stood on the wooden depot platform
three feet above the rest of Kansas
while the westbound train chuffed in
and hissed to a stop. He and the agent
and two men, commercial travelers
waiting to go on west, pulled mailbags
out of the steam, then slid out
his daughter’s coffin, canvas over wood,
and sit it on a nearby baggage cart.

Not till the train had rolled away
and tooted once as it passed the shacks
at the leading edge of the distance,
and not till the agent had disappeared,
dragging the bags of mail behind,
did the old man pry up the nailed-down lid
with a bar he’d brought in the wagon.

Hat in hand, he took a long look.
He hadn’t seen her in a dozen years.
At nineteen, without his blessing,
she’d gone back east to be an actress,
now and then writing her mother
in a carefree, ne’er-do-well cursive
to say she was happy, living in style.

A week before, the agent sent word
that there was a telegram waiting,
and the old man and his wife rode to town
to read their daughter had died
and her remains were on the way home.
Remains, that’s how they put it.

She was wearing a fancy yellow dress
but was no longer young and pretty.
She looked like one of the worn-out dolls
she’d left in her room at the farm
where he would sometimes go to sit.

A bag of women’s private underthings
had been stuffed between feet,
and someone had pushed down next to her
an evening bag beaded with pearls.

He opened the purse and found it empty,
so he took a few bills out of his pocket
and folded them in, then snapped it closed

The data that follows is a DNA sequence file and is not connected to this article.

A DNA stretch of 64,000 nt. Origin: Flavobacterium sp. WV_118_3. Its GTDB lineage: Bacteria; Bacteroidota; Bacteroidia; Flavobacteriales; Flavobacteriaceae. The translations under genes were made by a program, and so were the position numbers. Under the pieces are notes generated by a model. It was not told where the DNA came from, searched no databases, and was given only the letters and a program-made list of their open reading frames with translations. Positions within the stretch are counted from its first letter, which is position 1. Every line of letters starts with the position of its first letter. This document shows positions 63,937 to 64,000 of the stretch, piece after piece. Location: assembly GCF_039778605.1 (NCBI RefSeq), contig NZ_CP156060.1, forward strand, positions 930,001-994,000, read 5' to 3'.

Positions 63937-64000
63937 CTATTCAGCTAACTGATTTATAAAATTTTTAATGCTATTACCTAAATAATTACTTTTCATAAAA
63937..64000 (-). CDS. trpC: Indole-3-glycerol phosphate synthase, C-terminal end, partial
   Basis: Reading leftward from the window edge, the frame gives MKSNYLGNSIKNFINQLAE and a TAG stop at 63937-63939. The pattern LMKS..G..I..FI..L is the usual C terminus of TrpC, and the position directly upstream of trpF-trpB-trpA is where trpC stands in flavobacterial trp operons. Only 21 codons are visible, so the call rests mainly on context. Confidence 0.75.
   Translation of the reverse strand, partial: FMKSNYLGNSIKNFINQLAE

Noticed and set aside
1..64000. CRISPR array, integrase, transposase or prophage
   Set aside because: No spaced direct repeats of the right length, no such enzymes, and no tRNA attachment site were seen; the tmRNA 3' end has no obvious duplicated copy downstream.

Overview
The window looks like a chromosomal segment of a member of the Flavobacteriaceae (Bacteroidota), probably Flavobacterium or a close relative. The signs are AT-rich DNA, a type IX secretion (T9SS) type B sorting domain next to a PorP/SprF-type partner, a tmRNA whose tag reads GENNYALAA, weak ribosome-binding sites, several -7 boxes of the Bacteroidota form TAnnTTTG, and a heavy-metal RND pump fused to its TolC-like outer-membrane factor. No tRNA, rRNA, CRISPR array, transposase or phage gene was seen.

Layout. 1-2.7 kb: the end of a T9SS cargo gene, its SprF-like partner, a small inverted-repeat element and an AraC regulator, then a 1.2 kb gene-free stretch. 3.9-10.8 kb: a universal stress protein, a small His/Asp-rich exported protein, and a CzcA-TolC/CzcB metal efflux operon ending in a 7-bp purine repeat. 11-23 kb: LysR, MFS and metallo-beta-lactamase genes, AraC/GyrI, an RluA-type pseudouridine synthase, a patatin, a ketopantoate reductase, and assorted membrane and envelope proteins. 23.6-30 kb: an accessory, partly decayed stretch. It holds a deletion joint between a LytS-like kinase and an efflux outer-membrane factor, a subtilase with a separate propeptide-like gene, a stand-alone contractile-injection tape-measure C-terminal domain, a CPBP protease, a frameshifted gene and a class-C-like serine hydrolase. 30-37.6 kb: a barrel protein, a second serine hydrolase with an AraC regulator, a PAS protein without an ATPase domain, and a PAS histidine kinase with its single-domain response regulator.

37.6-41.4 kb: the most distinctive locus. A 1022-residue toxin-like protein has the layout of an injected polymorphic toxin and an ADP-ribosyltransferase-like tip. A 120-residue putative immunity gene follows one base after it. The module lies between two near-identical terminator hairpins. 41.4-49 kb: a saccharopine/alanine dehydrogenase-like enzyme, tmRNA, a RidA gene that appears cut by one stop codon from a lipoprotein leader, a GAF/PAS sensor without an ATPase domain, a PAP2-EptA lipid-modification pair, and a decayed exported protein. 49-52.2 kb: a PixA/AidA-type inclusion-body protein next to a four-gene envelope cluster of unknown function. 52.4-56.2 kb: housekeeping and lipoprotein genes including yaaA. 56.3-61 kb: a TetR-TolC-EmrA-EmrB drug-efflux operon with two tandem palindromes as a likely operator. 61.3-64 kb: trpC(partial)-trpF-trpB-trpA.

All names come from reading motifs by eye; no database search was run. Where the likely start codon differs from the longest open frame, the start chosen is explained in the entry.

for her mother to find. Then, with the back
of the bar he tapped the lid in place
and went to find the station agent.

The two of them lifted the coffin down
and carried it a few hard yards across
the sunny, dusty floor of Kansas
and loaded it onto the creaking wagons.

Then, clapping his hat on his head
and slapping the plump rump of his mare
with the reigns, he started to long haul home
with his rich and famous daughter.

GC: What a cinematic moment. I can just see a Mike Lee film where they open the purse and put the money in.

TK: It’s a whole movie, isn’t it, that story?

GC: It is. A film. It is. Hearing you, I thought, well he’s got a really good voice, and he reads very well. But then I got in touch with your vowels. I know that you cannot prescribe this ahead of time, but, “one of the worn out dolls.” I can follow your vowels through the line “the plump rump”. And I think that this is the remarkable thing that makes you read it so easily. I’m sure you don’t know ahead of time that your vowels are that way, but are you, what are you aware of?

TK: You know, I think I’m very much blessed with a gift of that. I think I . . . one of the very first poems I wrote when I was a very young man, I think, you know twenty years old, was an exercise that a teacher had given me in writing rhyme couplets. And I described a cemetery, and a mole underground tunneling through the cemetery, sort of a gothic sort of scene. But I look back at the poem now and I see all these vowels and internal rhymes. They just seem to flow into the poem, and I am very much blessed with having had that happen to me. I don’t think about those things when I write. They’re just there.

GC: I think writers are wired a certain way. When you’re born, your brain just has vowels in it.